I had been struggling with getting nRF24+ radios working, to provide cheap communication between Arduinos. It turns out that a bunch of folks at MySensors have already implemented a very cool, open source solution along the same lines. This is an incredible site. The information there really helped me get my radios working. They’ve done a lot of good work to provide clear instructions on how to connect multiple Arduinos together using open source software. These Arduinos can then read various types of sensors in order to control all sorts of things. I feel like a kid in a candy store (“ooh, which one do I want next?”). The crazy part is the price of these parts. They have a really well done page listing out links to buy all the various parts at unbelievable prices. Thank you MySensors!

Unfortunately, I think I’ve let myself become spread too thin across exploring and playing with all these cool technologies. I’ve written an iPhone app and Apple Watch extension that uses the Lightblue Bean to display the level of the RV remotely. I got it working well enough to use for myself, but I haven’t taken the final steps to post it to the App Store so that others can use it also. It’s very close to being in a state that can be released to the app store, but I’d rather play with new Arduino projects instead of spending the time to finish and submit it. I’ve also setup several Arduinos to control fans and lights in the RV, but they’re still sitting on the workbench. I’m trying to get them connected to the internet so the Echo and iPhone can control them.

So now I’m going to try to be disciplined with myself, and focus on getting a few basic pieces done and installed before worrying about adding more advanced features. With the 3 day weekend coming up, I’m hoping to get the Lightblue Bean installed in my closet to control a string of led lights based on sliding door microswitches, and an Arduino Uno hooked up to control dimming some LED recessed spotlights that I installe over my booth workbench. I’ll post back later about how that goes.

Amazon Echo Arrived Today!

Another piece of my RV Automation project arrived today: the Amazon Echo. I’ve gone back and forth about whether to include an Echo in my project. My mind was made up last month though, when I received notification that Amazon was releasing an API to Alexa’s voice interface to developers. So I signed up for the developer program, and upon confirmation, I ordered an Echo.

Upon opening the box, I found the Echo, power cord, and remote control. Taking these out of the box, I found a single 2″ x 8″ instruction card that told me to plug it in, and then download the free Echo app. So I plugged-in the Echo, and a blue ring appeared at the top, with a cyan spot rotating around it. About 30 seconds later, the ring turned orange, and I was greeted with a very pleasant “Hello. Your Amazon Echo is ready for setup. Just follow the instructions in your Echo pack.”

Amazon Echo showing blue light ring

So far this is looking pretty good. Packaging is top notch, visual appearance is very modern and attractive, and the sound of Alexa’s voice is very pleasing.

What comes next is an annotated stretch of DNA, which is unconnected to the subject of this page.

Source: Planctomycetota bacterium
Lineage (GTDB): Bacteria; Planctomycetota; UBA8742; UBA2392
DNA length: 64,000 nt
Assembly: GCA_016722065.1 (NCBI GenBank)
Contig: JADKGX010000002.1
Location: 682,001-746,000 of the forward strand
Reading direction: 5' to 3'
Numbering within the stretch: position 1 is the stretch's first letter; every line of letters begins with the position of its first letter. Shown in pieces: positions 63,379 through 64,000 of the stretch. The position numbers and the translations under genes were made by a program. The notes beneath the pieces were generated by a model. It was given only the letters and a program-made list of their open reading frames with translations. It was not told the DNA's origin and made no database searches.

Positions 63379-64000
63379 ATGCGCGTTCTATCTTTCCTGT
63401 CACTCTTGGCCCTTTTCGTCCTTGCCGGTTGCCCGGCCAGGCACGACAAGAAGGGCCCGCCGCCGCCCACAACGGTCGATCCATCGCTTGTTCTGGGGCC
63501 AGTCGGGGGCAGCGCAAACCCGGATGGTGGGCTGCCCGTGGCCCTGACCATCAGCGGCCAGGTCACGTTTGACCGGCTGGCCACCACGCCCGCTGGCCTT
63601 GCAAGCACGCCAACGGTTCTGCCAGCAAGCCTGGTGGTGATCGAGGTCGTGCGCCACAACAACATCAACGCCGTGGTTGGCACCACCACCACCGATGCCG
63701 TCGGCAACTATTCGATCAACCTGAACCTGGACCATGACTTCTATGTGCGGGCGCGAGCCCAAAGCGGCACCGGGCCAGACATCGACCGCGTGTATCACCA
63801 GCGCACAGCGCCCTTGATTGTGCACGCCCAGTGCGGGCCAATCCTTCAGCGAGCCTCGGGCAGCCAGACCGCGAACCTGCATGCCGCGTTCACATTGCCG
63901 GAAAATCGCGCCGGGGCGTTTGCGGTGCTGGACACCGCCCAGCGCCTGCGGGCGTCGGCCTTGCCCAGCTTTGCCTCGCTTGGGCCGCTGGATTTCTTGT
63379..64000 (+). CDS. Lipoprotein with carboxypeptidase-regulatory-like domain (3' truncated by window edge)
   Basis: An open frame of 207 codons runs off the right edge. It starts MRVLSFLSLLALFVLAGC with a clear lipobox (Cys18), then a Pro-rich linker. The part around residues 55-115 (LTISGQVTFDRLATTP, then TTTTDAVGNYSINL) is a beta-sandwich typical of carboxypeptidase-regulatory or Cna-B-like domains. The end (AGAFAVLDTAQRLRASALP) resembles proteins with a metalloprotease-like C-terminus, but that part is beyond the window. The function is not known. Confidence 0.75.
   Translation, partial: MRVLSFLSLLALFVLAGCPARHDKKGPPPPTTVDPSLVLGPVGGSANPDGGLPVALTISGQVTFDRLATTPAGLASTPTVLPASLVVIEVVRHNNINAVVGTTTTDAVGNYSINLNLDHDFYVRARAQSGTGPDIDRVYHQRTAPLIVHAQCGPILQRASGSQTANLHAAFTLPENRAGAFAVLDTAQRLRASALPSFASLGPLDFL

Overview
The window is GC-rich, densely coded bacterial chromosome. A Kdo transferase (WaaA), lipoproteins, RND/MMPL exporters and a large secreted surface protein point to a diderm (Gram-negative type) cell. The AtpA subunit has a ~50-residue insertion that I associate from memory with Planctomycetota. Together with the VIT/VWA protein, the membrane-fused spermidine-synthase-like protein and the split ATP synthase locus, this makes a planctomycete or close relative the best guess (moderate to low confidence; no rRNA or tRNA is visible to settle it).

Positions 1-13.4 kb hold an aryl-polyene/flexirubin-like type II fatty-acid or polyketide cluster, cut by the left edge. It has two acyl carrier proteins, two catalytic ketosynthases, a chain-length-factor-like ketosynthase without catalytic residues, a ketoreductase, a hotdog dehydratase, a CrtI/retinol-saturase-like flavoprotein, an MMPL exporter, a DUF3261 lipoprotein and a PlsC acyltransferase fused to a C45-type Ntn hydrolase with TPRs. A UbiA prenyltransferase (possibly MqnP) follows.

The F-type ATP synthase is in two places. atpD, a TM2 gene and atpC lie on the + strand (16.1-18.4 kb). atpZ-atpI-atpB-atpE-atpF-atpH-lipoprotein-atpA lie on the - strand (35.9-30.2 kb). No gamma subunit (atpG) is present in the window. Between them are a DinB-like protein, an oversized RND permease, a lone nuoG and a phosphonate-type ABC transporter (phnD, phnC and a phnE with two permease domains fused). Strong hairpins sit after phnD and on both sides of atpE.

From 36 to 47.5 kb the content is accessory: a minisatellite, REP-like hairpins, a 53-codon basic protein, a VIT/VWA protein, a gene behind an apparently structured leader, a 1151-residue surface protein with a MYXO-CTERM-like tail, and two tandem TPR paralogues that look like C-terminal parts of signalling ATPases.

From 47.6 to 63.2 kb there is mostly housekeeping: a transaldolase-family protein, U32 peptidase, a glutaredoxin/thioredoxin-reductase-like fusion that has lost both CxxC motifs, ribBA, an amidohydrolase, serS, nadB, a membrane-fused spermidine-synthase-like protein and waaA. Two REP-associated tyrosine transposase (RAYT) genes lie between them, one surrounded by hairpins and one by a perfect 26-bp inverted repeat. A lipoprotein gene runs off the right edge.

So next I downloaded and installed the Echo app. I was a bit surprised to see that the Echo app only had a rating of 2.5 out of 5 stars. But proceeding on, the app downloaded quickly, then prompted me for my Amazon.com login upon starting. I was then instructed to wait for the orange light ring, and pressed Continue.

Amazon Echo showing orange light ring

I was then instructed to switch my iPhone’s Wi-Fi to connect to the Echo’s Wi-Fi hub (“Amazon-XXX”). Once I did that, Alexa told me it was setup, and to continue in the Echo app.

The app then prompted me for my network name and password. It then confirmed that I’d entered the password correctly, and completed the setup, ending with an introduction video.

The Echo app then walked me through saying a few things to Echo, like “Alexa, what’s the weather” and “Alexa, play It’s a Long Way There by Little River Band.”

I then explored the Echo app, providing information in the Settings pages, and running through Voice Training. This took about 30 minutes total.

Overall, setup was quite painless, and Echo seems to work great. Now my mind is racing on to all the things I’d like to do with it:

  • Control the lights in my RV
    Since my RV runs on 12v, I’m hooking up Arduino’s to control them. But there aren’t off-the-shelf solutions, like there are for normal 120v house lighting. So I’m expecting to need to use the Alexa API to route commands to a web server running on one of the Arduinos with an Ethernet Shield.
  • Control my Home Theatre and Stereo system
    Again, I may need to use the Alexa API to route commands to an Arduino with an IR interface. Someday I may be able to upgrade my TV and stereo to be directly controllable via WiFi or BTLE, but for now I should be able to simulate a universal remote.
  • Voice control my MIDI keyboard setup
    I’d like to be able to start/stop recording while I’m playing piano.
  • Query status of various inputs (temperature, humidity, level) related to my RV
    Even better yet would be to get notified when something is amiss, such as a leaky RV roof seam.

I could probably dream all night about this sort of stuff, but I think I need to pick something and try my hand at using the Alexa API. I’ll report back later my experiences doing so.